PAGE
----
Review: Bankroll Fresh Isn't Best Remembered On Posthumously Released 'In Bank We Trust'
Four years ago, Atlanta rapper Bankroll Fresh was shot outside of Street Execs Studios and was later pronounced dead while on the way to the hospital. The 28-year-old’s climb to fame had ended early. After leaving behind a handful of mixtape releases and gathering co-signs and nods from rappers like Drake, Earl Sweatshirt, and his close friend 2 Chainz, his rise to stardom halted, presumably leaving behind a batch of unfinished music and a wave of upset from the fans who nominated him as Atlanta’s next superstar.
Unfortunately, though, it’s clear Fresh didn’t leave much behind in his canon. Originally slated for 2017, In Bank We Trust arrives three years too late, releasing instead on the rapper’s fourth year anniversary of his death, March 4, 2020. Boggled down by flat production and a lack of standout cuts, it’s obvious that this posthumous debut LP is missing much of the energy and imagination that initially made Fresh a rapper to watch.
Clearly missing from In Bank We Trust are the interesting pockets that defined Fresh through his music, like in songs such as “ESPN,” “Walked In” or “36.” There are no aggressively braggy jack-hammering flows, no minimal or stripped-back beats, no weird stutter verses. If Bankroll Fresh on In Bank We Trust is to be his true debut studio album, we’re introduced to yet another Atlanta rapper drowned in the city’s source of inspiration, blending in with contemporaries instead of finding a distinct voice to call his own.
That’s not to say there aren’t at least a few interesting songs on this album. “Mind, Body & Soul” samples Goblin’s “Suspiria” theme and churns out a mystical trap grind anthem, as Fresh recounts his path to success through synths and a weaving flow. He spells out the title track on the song’s second verse, charismatically dropping bars with a cadence similar to his friend 2 Chainz, who, somehow, doesn’t make an appearance on the album. “Extra” sees Fresh channel his inner-most Gucci Mane influence for a trapper’s hustle anthem, although through the lens of a somewhat dated hook and instrumental.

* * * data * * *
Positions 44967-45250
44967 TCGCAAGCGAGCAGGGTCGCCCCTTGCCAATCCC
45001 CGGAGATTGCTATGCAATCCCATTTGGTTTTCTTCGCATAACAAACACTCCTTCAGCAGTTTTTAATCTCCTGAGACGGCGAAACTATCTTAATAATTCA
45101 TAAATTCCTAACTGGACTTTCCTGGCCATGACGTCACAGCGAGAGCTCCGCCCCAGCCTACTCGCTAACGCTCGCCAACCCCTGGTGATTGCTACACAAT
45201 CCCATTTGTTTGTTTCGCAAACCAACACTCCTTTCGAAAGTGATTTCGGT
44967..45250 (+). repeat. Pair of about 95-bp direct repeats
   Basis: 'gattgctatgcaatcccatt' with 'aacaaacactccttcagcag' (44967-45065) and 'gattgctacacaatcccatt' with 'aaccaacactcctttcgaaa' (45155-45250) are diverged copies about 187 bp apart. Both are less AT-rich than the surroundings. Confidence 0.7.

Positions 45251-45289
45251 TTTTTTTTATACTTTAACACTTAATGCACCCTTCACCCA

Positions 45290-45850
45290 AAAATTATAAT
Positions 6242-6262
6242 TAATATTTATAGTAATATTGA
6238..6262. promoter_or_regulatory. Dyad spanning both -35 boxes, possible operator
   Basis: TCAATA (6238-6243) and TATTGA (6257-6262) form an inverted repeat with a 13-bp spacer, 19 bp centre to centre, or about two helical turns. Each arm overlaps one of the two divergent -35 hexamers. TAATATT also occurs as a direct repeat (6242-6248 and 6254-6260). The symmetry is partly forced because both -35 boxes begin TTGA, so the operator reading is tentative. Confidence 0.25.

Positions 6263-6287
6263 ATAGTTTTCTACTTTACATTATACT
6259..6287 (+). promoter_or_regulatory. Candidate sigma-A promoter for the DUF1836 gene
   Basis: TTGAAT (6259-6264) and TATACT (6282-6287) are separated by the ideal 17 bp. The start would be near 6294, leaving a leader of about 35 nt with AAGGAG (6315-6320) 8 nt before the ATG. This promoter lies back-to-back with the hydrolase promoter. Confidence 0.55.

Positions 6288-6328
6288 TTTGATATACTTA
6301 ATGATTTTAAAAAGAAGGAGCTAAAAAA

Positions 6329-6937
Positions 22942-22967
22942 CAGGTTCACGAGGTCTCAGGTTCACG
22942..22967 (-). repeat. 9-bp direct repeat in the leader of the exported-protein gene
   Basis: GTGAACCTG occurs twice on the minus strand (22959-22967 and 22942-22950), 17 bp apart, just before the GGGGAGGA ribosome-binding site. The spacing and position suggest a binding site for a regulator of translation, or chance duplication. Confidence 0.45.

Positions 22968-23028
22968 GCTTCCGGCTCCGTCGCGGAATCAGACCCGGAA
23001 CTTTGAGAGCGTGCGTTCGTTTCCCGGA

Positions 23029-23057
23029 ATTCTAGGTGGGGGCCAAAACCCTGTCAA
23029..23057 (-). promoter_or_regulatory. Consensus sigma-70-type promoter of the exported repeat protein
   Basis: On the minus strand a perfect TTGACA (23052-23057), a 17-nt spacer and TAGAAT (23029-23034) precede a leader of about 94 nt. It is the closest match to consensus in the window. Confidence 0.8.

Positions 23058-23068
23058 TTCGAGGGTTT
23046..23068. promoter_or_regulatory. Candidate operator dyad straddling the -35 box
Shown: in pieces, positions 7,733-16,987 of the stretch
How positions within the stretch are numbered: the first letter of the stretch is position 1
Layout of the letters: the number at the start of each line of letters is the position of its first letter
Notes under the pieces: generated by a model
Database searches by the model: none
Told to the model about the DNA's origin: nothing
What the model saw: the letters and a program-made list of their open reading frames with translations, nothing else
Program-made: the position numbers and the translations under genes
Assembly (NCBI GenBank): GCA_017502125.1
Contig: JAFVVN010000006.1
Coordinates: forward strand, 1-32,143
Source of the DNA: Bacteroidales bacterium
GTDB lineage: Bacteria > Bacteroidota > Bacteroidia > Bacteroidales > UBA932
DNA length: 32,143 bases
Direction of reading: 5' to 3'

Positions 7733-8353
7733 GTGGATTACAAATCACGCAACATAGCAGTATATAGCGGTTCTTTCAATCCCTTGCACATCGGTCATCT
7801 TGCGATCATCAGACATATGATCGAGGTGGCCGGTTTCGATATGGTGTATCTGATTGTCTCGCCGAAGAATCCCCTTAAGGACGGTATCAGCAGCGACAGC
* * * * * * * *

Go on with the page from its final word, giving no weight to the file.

But there are more misses than hits, it seems, as the trunk-knocking “Quarter Million” begins an album trend of very short and bland hooks that don’t need repeating. The Street Money Boochie-assisted “Loyalty Is Real” is both annoying and undercooked, as Fresh’s vocals sound as if he were initially workshopping the song in his kitchen or bathroom. The piano-laden “Million Up” gets its excitement from Fresh’s onslaught of adlibs, before Boosie Badazz takes the mic for an aggressive, but short verse (“Do you really want your chest in your back, your head in your lap? You can get it.”). “Confessions,” which closes the album with rapper Ques, sees Fresh stammer about his verses through mumbling stanzas that meander for far too long. “Every day I’m makin’ trips to the bank,” he raps on the song’s first verse. “Check deposit, deposit a lot of this garbage, it’s a lot of twenties, I call that garbage ’cause that shit really nothin’, I just deposit it in, and then I have somethin’ to spend.”
It’s tough to say if Bankroll Fresh needed to drop a proper studio album at all, let alone one after his death, given the rapper’s viral appeal and his constantly developing style. What is for certain, though, is that In Bank We Trust presents a version of Fresh that does nothing to project his legacy.
His best moments already live on the internet, permanently etched with WorldStarHipHop watermarks, and parading his Atlanta squad behind him.